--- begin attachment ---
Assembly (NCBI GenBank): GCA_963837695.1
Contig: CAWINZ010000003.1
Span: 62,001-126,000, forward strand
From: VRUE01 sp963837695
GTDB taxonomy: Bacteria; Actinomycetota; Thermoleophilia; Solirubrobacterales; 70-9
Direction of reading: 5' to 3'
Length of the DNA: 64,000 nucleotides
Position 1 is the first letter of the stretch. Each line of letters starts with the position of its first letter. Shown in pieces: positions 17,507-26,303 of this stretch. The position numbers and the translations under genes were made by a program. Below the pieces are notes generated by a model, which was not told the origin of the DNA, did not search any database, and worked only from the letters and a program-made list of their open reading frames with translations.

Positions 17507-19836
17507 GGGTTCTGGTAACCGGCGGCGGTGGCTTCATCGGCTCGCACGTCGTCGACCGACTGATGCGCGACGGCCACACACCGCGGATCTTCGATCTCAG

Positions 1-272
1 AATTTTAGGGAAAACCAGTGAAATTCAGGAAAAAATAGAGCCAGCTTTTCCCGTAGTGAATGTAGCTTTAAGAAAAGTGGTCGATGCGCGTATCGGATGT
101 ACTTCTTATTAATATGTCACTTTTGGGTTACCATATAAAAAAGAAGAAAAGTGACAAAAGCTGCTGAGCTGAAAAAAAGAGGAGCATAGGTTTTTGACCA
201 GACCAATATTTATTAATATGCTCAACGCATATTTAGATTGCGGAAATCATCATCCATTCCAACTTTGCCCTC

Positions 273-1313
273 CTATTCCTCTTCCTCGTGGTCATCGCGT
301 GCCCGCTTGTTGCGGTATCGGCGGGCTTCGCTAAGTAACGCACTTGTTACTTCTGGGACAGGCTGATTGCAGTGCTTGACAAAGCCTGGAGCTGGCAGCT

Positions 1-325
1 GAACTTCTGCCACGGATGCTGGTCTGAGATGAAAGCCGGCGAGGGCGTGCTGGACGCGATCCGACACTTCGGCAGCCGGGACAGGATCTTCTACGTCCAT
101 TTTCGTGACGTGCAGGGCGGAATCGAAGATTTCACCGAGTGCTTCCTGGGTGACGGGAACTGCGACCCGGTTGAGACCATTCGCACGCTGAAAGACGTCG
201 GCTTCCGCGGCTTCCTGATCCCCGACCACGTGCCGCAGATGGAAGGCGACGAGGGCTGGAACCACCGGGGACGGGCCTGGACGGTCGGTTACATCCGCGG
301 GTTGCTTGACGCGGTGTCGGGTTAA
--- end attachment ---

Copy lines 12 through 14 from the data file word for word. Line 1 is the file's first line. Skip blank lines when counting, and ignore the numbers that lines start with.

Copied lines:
1 AATTTTAGGGAAAACCAGTGAAATTCAGGAAAAAATAGAGCCAGCTTTTCCCGTAGTGAATGTAGCTTTAAGAAAAGTGGTCGATGCGCGTATCGGATGT
101 ACTTCTTATTAATATGTCACTTTTGGGTTACCATATAAAAAAGAAGAAAAGTGACAAAAGCTGCTGAGCTGAAAAAAAGAGGAGCATAGGTTTTTGACCA
201 GACCAATATTTATTAATATGCTCAACGCATATTTAGATTGCGGAAATCATCATCCATTCCAACTTTGCCCTC